Vodafone Displays 5G’s Potential With Holographic Call Demonstration

As excitement continues to build about what 5G networks will do to boost the wireless industry, London-based telecommunications company. Vodafone recently put 5G’s potential on full display with a 5G demonstration of holographic calling.

Steph Houghton, captain of the Manchester City and England women’s national soccer teams, was a key part of the demonstration. While Houghton was stationed at Vodafone’s Manchester office, she appeared on stage before an audience in Newbury as a live 3D hologram. The audience could not only see Houghton, but hear her too, as she answered a young fan’s question about what it takes to good team captain.

How the 5G holographic call worked

Vodafone had a camera and audio system that recorded audio and video signals in Manchester. From there, the company sent the audio and video through Codecs over the 5G network, which Newbury received. Meanwhile, the Codecs in Newbury were also connected to the 5G network and converted back to audio and video signals that were displayed on the screen.

Back in Newbury, there was also a camera facing the stage in that relayed a signal back over the 5G network so Houghton could see the stage from Manchester. The video of Houghton in Manchester was sized and routed into a projector to display Houghton’s hologram on stage in Newbury. The image was filmed and transmitted in actual scale.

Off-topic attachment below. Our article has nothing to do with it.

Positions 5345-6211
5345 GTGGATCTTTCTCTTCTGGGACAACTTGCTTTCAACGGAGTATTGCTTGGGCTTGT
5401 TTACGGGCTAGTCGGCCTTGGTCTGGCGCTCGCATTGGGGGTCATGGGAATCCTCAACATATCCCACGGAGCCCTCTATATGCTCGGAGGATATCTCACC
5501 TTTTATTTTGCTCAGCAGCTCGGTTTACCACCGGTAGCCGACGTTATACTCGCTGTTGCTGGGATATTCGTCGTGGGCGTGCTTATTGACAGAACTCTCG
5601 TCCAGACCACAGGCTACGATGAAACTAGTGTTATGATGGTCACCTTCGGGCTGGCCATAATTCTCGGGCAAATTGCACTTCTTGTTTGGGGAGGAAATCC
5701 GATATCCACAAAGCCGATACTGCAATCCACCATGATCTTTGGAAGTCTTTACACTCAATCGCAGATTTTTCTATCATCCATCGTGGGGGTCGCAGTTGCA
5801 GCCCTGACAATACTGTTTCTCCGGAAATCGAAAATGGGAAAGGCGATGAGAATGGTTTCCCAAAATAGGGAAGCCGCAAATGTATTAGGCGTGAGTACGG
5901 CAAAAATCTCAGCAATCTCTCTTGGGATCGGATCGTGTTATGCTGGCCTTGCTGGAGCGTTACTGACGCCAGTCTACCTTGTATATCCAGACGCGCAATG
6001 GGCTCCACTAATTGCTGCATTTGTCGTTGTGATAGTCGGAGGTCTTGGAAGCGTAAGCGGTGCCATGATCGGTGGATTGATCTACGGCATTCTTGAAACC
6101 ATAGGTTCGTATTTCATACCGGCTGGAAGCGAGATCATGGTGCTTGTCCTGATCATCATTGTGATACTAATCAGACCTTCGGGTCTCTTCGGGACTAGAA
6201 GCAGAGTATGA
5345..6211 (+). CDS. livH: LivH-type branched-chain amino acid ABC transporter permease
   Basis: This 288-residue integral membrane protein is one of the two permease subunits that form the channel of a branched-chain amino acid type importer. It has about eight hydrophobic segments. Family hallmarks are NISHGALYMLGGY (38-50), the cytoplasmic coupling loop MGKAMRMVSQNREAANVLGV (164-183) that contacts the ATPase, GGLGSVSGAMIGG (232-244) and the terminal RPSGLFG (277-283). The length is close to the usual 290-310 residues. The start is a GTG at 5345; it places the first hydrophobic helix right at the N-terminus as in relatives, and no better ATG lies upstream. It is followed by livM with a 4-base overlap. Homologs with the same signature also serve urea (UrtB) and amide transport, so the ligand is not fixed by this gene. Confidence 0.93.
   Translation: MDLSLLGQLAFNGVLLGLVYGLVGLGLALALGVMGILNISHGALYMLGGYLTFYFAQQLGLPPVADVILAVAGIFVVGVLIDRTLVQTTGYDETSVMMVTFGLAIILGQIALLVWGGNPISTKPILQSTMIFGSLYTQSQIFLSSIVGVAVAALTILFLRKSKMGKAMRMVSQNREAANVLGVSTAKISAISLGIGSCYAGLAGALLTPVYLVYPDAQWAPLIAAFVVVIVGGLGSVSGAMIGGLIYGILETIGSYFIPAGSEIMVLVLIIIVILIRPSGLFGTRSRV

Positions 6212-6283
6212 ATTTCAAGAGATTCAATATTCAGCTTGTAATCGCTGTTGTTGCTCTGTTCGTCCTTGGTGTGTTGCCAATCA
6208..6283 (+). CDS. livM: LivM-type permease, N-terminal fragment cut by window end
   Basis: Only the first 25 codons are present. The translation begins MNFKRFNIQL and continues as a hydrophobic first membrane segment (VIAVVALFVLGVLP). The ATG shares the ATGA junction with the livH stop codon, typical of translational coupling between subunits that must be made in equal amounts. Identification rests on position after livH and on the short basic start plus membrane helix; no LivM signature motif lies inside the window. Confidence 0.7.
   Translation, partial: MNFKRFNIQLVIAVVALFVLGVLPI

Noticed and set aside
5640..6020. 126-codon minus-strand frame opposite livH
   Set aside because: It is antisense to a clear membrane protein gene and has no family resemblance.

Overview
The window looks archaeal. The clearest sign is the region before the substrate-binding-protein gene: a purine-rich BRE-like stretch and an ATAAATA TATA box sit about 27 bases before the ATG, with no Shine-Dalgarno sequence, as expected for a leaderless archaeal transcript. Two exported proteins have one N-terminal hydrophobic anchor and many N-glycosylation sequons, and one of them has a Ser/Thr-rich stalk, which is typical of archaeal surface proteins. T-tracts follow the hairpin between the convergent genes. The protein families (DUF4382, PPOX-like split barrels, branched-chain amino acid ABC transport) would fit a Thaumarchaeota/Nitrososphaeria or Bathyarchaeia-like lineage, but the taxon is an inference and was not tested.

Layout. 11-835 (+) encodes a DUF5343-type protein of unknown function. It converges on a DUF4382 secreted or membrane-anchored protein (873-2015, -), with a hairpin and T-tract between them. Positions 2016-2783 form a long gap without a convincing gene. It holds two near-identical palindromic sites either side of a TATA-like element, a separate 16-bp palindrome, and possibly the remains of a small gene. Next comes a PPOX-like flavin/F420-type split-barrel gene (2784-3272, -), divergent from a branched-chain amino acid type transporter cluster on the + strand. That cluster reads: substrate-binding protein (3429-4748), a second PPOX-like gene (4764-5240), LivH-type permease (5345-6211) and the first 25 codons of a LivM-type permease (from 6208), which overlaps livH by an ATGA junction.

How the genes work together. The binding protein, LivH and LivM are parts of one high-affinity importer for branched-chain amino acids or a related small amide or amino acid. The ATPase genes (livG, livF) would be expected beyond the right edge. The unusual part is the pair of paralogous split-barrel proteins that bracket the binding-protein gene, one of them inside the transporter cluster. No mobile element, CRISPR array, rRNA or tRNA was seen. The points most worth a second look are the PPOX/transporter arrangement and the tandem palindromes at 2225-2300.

“Our holographic call over 5G was designed to show the exciting possibilities that this new technology can bring to many people and businesses,” Vodafone’s UK Chief Technology Officer Scott Petty told Connected Real Estate Magazine. “In sport it can aid remote coaching and training as well as bring sports fans closer to their idols. The speed and responsiveness of 5G can also enable a range of life changing applications such as a surgeon remotely joining a theater and lead to great leisure activities including 4K gaming on the move.”

Vodafone plans to expand its 5G strategy further and will look to set up trial areas in seven cities and grow to approximately 1,000 sites by 2020.

“5G will also give rise to much smarter buildings in which office systems are more easily connected and controlled only when they are needed to save energy costs,” Petty told Connected. “Much in the same way videoconferencing has become a mainstream service, holographic calls have the potential to become commonplace in the future.”

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